*The Look, by Sophia Bennett. PB from Chicken house. RRP about $15
Ted is tall and most attractive, and when she is spotted by a model agency she doesn’t believe that it is really her that they are after. This happens just as her beloved sister is diagnosed with cancer and it seems as if Ted’s career will not take off, but Ava insists that she continue to keep her modelling appointments. It’s an interesting story about the vagaries and bitchiness of the fashion world and would be excellent reading for any girl who has ambitions of becoming a model. The story of Ava’s illness unfolds at the same time, and this is also interesting reading; although it has a happy ending, there is a lot of pain and traipsing around hospitals for parents and family members when a child has cancer. The book is realistic but maybe it could be called sobering reading for girls of 13-16 years.
**Changeling, by Philippa Gregory. PB form Simon and Schuster. RRP $19.99
This is a novel set in late mediaeval Europe. Luka Vero has been appointed by a bishop of the Church to investigate strange events in various religions houses across Europe. When Isolde is sent by her brother, to a nunnery after the sudden death of her father, strange events begin to occur there, and Luca has to investigate. With his offsider, he discovers a network of criminals, and the reason why Isolde’s brother did not want her to inherit what her father had promised her. I expected this to be a gothic fantasy, but surprisingly, I found the story to have a lot more to it than that, and it is good reading for 13-16 year old girls.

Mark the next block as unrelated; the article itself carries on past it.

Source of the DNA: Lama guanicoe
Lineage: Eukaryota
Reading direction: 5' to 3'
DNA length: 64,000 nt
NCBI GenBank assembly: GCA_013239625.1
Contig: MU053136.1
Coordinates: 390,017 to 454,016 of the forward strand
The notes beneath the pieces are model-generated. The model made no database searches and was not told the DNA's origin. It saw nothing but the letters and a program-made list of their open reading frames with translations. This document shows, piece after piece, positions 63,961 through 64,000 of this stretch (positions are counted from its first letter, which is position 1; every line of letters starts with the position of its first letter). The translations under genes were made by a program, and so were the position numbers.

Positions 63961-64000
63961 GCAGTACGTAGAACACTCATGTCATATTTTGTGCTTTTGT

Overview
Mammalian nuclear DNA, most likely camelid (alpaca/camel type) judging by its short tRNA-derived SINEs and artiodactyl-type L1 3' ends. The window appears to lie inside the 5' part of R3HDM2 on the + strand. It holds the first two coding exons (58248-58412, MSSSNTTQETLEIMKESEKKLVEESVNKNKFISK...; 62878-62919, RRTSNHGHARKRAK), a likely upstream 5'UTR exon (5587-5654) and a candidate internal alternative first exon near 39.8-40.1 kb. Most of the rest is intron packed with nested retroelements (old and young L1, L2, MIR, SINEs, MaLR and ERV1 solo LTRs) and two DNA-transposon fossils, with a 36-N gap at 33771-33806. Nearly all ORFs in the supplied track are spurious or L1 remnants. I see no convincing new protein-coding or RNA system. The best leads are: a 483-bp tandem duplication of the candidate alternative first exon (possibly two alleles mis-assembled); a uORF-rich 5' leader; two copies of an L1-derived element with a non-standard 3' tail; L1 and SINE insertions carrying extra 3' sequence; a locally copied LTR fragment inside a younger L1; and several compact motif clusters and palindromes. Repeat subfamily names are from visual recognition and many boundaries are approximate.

*The Hunt, by Andrew Fukuda. PB from Simon and Schuster. RRP $19.99
Gene describes himself as a fake person, because he is different from everyone else around him, now that his father has been bitten, and has disappeared. Gene is truly person, but doesn’t eat everyone else around him as the rest do—rather, he is their delicious target! After faking his nature, Gene finally has to run away when the ten year hunt for the hepers begin because he realises there is no way he can escape any longer. This is another surprisingly good story, written by an author with a superb imagination, but also the skills to hold his story together. Really good reading for adolescent boys of 14-16 or so.
Death Cure, by James Dasher. PB form Scholastic. RRP $16.99
This is the last in the Maze Runner trilogy. I read the first book—it was OK–the story was a bit repetitive although the character of Thomas was appealing, and consistent, Now, we reach the end, and after a bruising series of adventures and the pain of Theresa’s death, Thomas is finally able to hope that life will sort of be normal after this. It’s another story with a chase, lots of adventures and danger, but survival at the end. Suitable for boys of 13-16 years.